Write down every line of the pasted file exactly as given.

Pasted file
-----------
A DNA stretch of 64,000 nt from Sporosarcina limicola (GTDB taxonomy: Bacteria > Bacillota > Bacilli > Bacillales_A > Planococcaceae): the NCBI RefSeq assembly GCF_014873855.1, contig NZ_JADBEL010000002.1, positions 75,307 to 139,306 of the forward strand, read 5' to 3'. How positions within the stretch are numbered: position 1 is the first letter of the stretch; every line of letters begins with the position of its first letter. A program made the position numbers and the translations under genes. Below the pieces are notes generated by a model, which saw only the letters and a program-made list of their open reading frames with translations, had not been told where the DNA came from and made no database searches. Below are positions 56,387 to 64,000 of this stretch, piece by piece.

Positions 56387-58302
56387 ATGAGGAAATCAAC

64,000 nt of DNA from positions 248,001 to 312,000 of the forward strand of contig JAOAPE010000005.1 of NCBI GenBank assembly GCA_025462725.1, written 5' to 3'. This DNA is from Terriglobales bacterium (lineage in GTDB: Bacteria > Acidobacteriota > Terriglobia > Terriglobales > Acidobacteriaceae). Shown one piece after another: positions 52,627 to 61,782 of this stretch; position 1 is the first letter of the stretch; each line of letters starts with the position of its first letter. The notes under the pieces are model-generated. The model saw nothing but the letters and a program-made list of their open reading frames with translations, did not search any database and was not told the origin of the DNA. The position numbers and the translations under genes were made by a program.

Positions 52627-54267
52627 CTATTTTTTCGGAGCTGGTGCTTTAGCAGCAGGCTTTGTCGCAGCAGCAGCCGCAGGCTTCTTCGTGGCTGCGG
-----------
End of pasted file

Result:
A DNA stretch of 64,000 nt from Sporosarcina limicola (GTDB taxonomy: Bacteria > Bacillota > Bacilli > Bacillales_A > Planococcaceae): the NCBI RefSeq assembly GCF_014873855.1, contig NZ_JADBEL010000002.1, positions 75,307 to 139,306 of the forward strand, read 5' to 3'. How positions within the stretch are numbered: position 1 is the first letter of the stretch; every line of letters begins with the position of its first letter. A program made the position numbers and the translations under genes. Below the pieces are notes generated by a model, which saw only the letters and a program-made list of their open reading frames with translations, had not been told where the DNA came from and made no database searches. Below are positions 56,387 to 64,000 of this stretch, piece by piece.

Positions 56387-58302
56387 ATGAGGAAATCAAC

64,000 nt of DNA from positions 248,001 to 312,000 of the forward strand of contig JAOAPE010000005.1 of NCBI GenBank assembly GCA_025462725.1, written 5' to 3'. This DNA is from Terriglobales bacterium (lineage in GTDB: Bacteria > Acidobacteriota > Terriglobia > Terriglobales > Acidobacteriaceae). Shown one piece after another: positions 52,627 to 61,782 of this stretch; position 1 is the first letter of the stretch; each line of letters starts with the position of its first letter. The notes under the pieces are model-generated. The model saw nothing but the letters and a program-made list of their open reading frames with translations, did not search any database and was not told the origin of the DNA. The position numbers and the translations under genes were made by a program.

Positions 52627-54267
52627 CTATTTTTTCGGAGCTGGTGCTTTAGCAGCAGGCTTTGTCGCAGCAGCAGCCGCAGGCTTCTTCGTGGCTGCGG